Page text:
The word “green” gets thrown around a lot these days, but few try to define it and fewer still actually do anything about it. Here’s my rather simple definition: Green means being responsible with what we have and with the place we live. If we each do what we can, it will make a huge difference.
As a business, we’ve done what we can over the years to be green. We recycle glass, plastic, cardboard and shredded and nonshredded paper. Even with six or seven people working in our office, we produce only one small bag of actual, nonrecyclable trash a week. By comparison, we recycle three to four full cans each month.
Our results at home are about the same — one bag of trash a week. We recycle all the regular items and compost other materials.
On an annual basis, I think our efforts make a big difference. Granted, it’s a bit of work. But the last time I looked, we don’t have another planet to which we can move. So it’s my problem and it’s your problem to take care of the planet we have.
When we remodeled and rebuilt the building that houses our business — we gutted it down to the bricks and started over — we did so with green in mind. But green must make business sense, too. We designed from the start to be efficient. We choose efficient lighting, insulated over code, installed new “low-E” glass and a 9.6 kilowatt solar system.
It was amazing to me no one had ever insulated this building — at all. If you own or lease an old downtown building, check to see if it’s insulated. If it’s not, install some insulation. It’s an easy way to save money.
We did the math in the planning stages of our renovation project and the return on investment looked really good. It looks even better now, especially with the new tiered utility rates Xcel Energy has imposed.
In our first year, we decreased our net spending on electricity by $70 to $90 a month. Going green has been a good business decision for us — it’s actually making us money. Those numbers will only get better over time. Almost two years in and we still have no electrical bill.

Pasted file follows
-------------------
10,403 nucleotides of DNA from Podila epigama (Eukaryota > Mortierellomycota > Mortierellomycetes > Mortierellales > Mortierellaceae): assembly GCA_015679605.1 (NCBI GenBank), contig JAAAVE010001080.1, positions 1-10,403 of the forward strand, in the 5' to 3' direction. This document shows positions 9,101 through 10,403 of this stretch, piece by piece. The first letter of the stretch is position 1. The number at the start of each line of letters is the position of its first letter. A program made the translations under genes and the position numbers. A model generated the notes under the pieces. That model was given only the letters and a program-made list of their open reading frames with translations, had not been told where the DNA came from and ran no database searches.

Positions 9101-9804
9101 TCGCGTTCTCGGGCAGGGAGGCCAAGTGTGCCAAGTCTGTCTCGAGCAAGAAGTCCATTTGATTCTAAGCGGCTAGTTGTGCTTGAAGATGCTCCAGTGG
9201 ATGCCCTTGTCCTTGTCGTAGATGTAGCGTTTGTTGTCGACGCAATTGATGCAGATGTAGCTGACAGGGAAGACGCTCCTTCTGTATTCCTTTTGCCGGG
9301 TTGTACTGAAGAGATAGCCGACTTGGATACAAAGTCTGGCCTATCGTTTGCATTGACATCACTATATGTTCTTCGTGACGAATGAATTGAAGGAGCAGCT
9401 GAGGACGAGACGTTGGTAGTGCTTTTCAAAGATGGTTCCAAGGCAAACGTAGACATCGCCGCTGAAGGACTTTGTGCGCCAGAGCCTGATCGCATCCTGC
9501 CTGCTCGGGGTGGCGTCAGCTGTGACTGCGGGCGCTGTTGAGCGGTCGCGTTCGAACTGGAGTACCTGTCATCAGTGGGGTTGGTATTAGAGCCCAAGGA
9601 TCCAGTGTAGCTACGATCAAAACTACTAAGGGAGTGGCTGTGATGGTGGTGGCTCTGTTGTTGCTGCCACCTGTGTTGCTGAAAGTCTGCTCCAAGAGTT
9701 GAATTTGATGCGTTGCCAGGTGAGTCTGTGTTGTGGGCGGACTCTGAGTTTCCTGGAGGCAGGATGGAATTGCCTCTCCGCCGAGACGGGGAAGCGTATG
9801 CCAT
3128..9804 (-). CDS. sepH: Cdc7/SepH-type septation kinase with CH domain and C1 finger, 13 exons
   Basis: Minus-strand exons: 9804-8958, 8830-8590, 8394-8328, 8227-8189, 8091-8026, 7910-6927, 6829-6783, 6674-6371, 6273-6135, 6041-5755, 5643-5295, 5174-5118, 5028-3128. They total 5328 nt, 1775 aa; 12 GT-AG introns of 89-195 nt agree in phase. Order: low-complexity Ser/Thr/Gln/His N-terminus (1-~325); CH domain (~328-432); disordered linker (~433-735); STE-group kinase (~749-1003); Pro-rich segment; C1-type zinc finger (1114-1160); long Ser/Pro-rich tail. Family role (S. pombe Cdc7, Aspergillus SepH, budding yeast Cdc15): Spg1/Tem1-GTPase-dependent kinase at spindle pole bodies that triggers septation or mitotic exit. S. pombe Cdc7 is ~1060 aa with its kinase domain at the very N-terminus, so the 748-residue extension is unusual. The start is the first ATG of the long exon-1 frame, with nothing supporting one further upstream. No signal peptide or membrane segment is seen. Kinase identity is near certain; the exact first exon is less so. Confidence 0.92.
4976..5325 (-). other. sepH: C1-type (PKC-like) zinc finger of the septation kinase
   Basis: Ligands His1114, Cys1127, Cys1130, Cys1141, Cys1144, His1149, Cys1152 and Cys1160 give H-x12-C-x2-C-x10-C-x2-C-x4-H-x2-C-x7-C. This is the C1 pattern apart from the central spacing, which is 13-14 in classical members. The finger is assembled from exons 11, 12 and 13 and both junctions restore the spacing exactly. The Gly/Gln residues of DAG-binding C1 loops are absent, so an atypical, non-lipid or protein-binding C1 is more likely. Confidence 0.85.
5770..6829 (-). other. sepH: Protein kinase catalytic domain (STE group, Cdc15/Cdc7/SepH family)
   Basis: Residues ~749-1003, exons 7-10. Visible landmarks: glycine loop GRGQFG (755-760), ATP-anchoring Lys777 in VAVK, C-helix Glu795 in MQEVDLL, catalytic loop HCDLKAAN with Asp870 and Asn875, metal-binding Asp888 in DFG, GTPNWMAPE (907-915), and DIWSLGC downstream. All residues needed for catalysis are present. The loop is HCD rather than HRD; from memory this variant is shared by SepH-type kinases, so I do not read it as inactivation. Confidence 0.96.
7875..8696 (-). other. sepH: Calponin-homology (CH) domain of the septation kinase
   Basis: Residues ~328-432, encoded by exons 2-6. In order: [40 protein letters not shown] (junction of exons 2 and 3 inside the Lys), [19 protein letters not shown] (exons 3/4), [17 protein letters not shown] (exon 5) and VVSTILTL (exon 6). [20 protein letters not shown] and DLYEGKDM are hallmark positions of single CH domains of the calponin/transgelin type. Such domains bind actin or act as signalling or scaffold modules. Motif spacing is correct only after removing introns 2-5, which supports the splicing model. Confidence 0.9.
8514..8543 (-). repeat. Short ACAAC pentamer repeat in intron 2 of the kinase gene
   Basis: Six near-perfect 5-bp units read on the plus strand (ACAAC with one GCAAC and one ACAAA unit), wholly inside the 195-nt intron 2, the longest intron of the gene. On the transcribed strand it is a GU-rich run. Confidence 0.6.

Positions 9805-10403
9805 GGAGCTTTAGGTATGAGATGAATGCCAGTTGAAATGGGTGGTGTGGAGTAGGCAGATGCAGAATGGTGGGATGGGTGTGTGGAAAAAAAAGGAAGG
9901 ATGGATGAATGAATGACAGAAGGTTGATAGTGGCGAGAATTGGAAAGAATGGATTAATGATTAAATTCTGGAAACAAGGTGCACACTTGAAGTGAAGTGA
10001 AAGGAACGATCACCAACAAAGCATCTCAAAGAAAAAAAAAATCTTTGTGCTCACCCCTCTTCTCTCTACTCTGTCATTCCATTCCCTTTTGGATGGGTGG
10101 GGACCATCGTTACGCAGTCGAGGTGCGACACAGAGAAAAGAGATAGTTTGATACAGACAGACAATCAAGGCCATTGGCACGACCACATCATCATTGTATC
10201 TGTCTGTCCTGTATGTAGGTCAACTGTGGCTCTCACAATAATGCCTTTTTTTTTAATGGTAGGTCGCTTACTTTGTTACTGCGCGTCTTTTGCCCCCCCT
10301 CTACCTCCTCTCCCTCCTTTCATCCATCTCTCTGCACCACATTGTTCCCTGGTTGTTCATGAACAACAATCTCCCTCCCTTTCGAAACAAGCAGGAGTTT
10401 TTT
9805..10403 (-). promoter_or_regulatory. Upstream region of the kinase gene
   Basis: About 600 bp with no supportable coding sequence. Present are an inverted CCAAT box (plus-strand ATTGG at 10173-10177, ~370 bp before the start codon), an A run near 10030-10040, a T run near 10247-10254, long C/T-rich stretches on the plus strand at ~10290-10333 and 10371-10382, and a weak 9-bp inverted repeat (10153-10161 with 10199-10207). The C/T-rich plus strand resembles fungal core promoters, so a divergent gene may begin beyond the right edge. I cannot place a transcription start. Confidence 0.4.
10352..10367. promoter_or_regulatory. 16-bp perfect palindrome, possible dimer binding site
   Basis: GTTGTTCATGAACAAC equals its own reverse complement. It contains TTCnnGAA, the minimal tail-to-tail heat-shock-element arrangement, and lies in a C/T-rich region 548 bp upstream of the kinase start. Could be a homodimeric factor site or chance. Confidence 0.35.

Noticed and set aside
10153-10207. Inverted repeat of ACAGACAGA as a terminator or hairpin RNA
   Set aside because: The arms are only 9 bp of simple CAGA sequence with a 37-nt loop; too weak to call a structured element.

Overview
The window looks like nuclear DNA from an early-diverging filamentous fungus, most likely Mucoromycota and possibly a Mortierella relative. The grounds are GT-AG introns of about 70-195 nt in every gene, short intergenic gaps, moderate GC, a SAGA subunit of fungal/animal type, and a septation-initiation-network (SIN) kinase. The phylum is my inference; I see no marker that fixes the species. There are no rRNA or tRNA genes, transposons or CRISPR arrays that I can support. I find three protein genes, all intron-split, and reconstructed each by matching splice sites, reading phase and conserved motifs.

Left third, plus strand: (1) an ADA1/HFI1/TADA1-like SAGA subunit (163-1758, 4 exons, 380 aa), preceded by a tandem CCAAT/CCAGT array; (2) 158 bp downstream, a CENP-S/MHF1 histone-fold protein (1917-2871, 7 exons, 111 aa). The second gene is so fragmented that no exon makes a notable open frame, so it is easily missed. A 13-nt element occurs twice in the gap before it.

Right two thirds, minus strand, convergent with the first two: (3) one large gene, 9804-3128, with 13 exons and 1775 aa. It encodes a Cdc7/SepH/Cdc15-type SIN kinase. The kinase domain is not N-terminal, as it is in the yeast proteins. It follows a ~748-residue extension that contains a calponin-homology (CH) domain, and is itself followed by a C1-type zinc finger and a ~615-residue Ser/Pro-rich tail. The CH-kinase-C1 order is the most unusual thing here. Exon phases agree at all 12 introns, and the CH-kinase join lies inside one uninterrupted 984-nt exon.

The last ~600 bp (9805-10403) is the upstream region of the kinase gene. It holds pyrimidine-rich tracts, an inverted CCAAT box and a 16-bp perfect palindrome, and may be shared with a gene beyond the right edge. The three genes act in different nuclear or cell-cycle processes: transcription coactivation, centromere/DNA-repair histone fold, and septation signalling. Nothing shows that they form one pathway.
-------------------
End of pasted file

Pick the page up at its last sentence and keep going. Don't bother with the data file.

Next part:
Now, what about a green payroll?
The United States produces and ships huge volumes of paper. An average payroll for 15 to 20 employee involves 45 to 50 sheets of paper per process, plus envelopes and fuel to mail or ship. As you add up all the payrolls annually, that’s a lot of wasted paper.
We encourage as many of our clients as possible to go green. What this means is that employees receive their wages as direct deposits into their bank accounts and receive check stubs, W-2s and W-4s through the Internet. In most cases, green payroll saves employers time in passing out paychecks and employees have historical access to their check stubs.
Take a look at how you can serve your clients in a more green manner.
For us, going green has been both a good financial decision and the responsible thing to do. If you’re not recycling, get started at home and at the office. It’s easy to do. And with a little encouragement, your employees will get on board and you could even win some points with them.
At work, we use Curbside Recycling Indefinitely. For more information about curbside recycling services, call 241-1036 or visit the Web site at www.gjcri.org.
Have an energy audit conducted at your home and business. Find out what you can do with what you have. Small changes really do make a big difference.
Resources and assistance also is available through the new Greenbacks program in the Grand Valley. For more information, log on to the Web site at www.GreenBacksProject.com.
If you have questions about the other things we’ve done or want more information about a green payroll, give us a call.